Is Miley Cyrus the New Marilyn Monroe?
Is Miley Cyrus the new Marilyn Monroe? In her own way, yes. Miley Cyrus sat down the other day with Lars Ulrich for Interview Magazine, and the two shared stories about performing since the pandemic. Cyrus, who, like every other performer, has been unable to get on stage for the last year and a half, is currently on a festival tour. She spoke to Ulrich about the electric and validating experience:
It actually made me think of all the amazing footage and photographs of Marilyn Monroe performing for the troops. I couldn't stop thinking of that iconic image of her, bringing people hope in the form of sexuality and wit and beauty and joy. But at the same time, she was able to offer that because she was so insulated from the experience that the soldiers were living through. She was this breath of fresh air because she didn't have the same darkness and pain and death taking over her aura. But in this case, we've all been soldiers, in our own way. Of course, as you said, you and I have not had the same pandemic experience as most of the population, because our sanctuaries and our homes are truly safe.
This comparison smartly draws a retrospectively obvious connection. Marylin Monroe was a symbol of, as Cyrus puts it, "sexuality and wit and beauty and joy". People never quite knew what to make of her, but she was captivating to all who crossed her path. The same can be said about Miley Cyrus.
Miley Cyrus has been in the public eye for almost her entire life. From her time as Hannah Montana to her most recent album Plastic Hearts, people have never known what to make of the singer-actress. Her aura exists as an ever moving target that people strive to catch. She has been a source of entertainment and joy her entire life.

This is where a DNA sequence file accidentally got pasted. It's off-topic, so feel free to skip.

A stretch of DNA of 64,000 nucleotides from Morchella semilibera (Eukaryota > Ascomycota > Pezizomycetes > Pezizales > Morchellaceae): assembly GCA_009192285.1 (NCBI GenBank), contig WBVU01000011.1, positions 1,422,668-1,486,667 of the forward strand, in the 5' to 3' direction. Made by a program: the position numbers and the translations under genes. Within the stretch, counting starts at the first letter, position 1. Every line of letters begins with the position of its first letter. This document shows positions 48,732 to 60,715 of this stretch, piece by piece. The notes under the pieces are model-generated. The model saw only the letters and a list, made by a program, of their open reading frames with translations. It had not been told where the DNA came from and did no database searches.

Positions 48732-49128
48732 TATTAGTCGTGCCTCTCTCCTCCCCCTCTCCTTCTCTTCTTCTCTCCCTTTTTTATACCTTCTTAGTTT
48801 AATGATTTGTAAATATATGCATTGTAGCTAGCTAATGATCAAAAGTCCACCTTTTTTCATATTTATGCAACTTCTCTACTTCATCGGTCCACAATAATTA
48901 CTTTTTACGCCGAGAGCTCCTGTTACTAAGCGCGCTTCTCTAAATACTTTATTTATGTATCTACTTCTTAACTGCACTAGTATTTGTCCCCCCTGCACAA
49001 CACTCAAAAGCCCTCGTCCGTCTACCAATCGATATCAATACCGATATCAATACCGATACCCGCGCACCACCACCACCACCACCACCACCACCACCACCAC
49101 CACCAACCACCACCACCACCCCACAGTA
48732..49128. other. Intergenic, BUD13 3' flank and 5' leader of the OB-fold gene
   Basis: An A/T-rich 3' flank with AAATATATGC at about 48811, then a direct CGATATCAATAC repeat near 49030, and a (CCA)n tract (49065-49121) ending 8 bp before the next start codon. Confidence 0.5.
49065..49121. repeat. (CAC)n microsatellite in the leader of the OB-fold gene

However, if Cyrus is the new Marilyn, it is not without a twenty-first century revamp of the breathy Happy Birthday, Mr. President icon. Cyrus has sought to discover herself through the various vantage points she has allowed the public through the years. "After running her natural pop instincts through hip-hop, country, and psychedelic filters," Interview Magazine remarked, "Cyrus has, at 28, reached her final form, a zero-f***s-given rocker blessed with an instrument more powerful than the heaviest guitar: her voice." Monroe and Cyrus share the "zero-f***s" given mentality that allows them to be the iconic characters that they are.
Both have been known to push the envelope, whether it be through actions, performance, or some edgier photographs. Both were always completely and unabashedly themselves. Cyrus said to Ulrich, I don't have a false voice. You know me personally, we've hung at parties. I am who I am. I say what I mean in the moment, even if that changes tomorrow." It is this truth to self that makes Cyrus such a captivating and iconic performer. We can't wait to see where her story takes her next.